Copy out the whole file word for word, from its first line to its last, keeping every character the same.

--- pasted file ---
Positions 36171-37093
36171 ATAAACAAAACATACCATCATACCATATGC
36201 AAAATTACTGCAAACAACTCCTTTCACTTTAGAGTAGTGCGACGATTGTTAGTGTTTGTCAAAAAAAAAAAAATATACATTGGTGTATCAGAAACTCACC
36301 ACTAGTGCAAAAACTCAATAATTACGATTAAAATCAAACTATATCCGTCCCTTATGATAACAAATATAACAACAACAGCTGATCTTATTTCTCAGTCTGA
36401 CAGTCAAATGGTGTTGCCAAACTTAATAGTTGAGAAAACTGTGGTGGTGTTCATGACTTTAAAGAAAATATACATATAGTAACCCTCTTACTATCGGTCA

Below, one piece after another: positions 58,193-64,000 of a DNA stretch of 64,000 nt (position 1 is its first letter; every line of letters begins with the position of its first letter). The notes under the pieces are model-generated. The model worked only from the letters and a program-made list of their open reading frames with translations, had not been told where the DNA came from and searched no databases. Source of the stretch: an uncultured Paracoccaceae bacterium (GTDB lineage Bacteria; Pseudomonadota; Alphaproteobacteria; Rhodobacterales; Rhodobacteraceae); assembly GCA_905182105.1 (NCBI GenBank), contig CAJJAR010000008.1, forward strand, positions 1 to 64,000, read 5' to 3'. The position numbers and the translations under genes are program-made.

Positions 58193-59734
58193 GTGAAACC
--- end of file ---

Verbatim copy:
Positions 36171-37093
36171 ATAAACAAAACATACCATCATACCATATGC
36201 AAAATTACTGCAAACAACTCCTTTCACTTTAGAGTAGTGCGACGATTGTTAGTGTTTGTCAAAAAAAAAAAAATATACATTGGTGTATCAGAAACTCACC
36301 ACTAGTGCAAAAACTCAATAATTACGATTAAAATCAAACTATATCCGTCCCTTATGATAACAAATATAACAACAACAGCTGATCTTATTTCTCAGTCTGA
36401 CAGTCAAATGGTGTTGCCAAACTTAATAGTTGAGAAAACTGTGGTGGTGTTCATGACTTTAAAGAAAATATACATATAGTAACCCTCTTACTATCGGTCA

Below, one piece after another: positions 58,193-64,000 of a DNA stretch of 64,000 nt (position 1 is its first letter; every line of letters begins with the position of its first letter). The notes under the pieces are model-generated. The model worked only from the letters and a program-made list of their open reading frames with translations, had not been told where the DNA came from and searched no databases. Source of the stretch: an uncultured Paracoccaceae bacterium (GTDB lineage Bacteria; Pseudomonadota; Alphaproteobacteria; Rhodobacterales; Rhodobacteraceae); assembly GCA_905182105.1 (NCBI GenBank), contig CAJJAR010000008.1, forward strand, positions 1 to 64,000, read 5' to 3'. The position numbers and the translations under genes are program-made.

Positions 58193-59734
58193 GTGAAACC